After two eventful and informational days in Prishtina and Mitrovica region, we continued our third and last visit in the region of Gjakova, where we had the chance to learn more about three exciting enterprises.
We started the day at Bonevet Gjakova, an educational institution that encourages children, youngsters and adults to identify and develop talents and skills. There we were welcomed and shown around its premises by the managing director of the Gjakova branch, Mr. Arbër Lleshi. We got to learn more about the institution’s vision of nurturing youth’s creativity and imagination by channeling their inner talents and skills in developing their ideas through play and technology. This allowed us to have an open conversation on the importance of providing a safe environment where they can express their individuality and explore different fields of technology and art in a fun and enjoyable way, rather than simply pursuing academic validation. We also touched on the topic of encouraging and engaging youth to think about the positive impact they could have on protecting our planet and its nature.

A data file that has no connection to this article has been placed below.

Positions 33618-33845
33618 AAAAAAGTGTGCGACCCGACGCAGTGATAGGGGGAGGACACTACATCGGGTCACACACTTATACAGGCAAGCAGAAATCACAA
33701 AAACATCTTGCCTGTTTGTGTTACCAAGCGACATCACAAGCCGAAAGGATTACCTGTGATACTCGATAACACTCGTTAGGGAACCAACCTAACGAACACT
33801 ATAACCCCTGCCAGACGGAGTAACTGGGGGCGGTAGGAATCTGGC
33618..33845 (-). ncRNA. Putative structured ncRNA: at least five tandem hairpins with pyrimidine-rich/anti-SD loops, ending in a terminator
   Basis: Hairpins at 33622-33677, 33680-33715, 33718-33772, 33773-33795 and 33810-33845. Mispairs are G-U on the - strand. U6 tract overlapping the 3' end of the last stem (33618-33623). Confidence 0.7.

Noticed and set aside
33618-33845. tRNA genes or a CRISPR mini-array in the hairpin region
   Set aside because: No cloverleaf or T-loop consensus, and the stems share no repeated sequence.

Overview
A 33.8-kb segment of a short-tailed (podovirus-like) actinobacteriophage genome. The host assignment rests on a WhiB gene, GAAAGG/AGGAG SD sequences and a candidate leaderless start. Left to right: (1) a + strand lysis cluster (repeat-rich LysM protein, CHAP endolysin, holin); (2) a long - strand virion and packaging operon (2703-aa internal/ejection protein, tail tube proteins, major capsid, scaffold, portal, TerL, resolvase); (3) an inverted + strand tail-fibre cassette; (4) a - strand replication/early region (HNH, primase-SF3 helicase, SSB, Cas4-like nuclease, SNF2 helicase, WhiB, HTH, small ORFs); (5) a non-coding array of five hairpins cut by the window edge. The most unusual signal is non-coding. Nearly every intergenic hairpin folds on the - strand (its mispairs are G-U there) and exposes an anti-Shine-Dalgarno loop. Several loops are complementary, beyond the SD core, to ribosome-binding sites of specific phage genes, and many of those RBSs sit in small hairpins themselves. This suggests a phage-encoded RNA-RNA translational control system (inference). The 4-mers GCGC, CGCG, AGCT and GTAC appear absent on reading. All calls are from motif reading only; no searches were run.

Later on we continued our study tour, at Kulla Dula, one of Kosovo's oldest guesthouses, a 120 years old house run by the Dula family. Mr. Murteza Dula and Ms. Ferjalle Dula welcomed the diaspora professionals and showed them the unique interior of the guesthouse, which contains some really antique details and accessories. They also introduced us to their sustainable practices which they are implementing, in decreasing their own energy consumption and the promotion of green transport.
The tour concluded with a final stop at Kosovo Glass Recycling, one of the pioneer companies in glass recycling in Kosovo. Mr. Dugagjin Berisha, who is an enthusiastic environmentalist, established the firm out of love for nature and problem solving. He took us on a step-by-step tour of seeing the glass recycling process up close, and at the end showed us the products that they sell, which included tables, blocks, sand and tiles. We talked about the struggles they face as a business due to a lack of collection points and an insufficient understanding and culture of waste segregation in Kosovo.
These visits were part of the project funded by the Ministry of Foreign Affairs and Diaspora that gave diaspora professionals the opportunity to understand more about the strategies, goals, and business operations that our local enterprises have in place and opened the doors for further cooperation in the future.
This activity/report/publication was carried out within the Civic Engagement Program, which is implemented by the Kosovo Foundation for Civil Society (KCSF) in partnership with the United States Agency for International Development (USAID) in Kosovo. GERMIN is a partner of KCSF in the implementation of this activity +6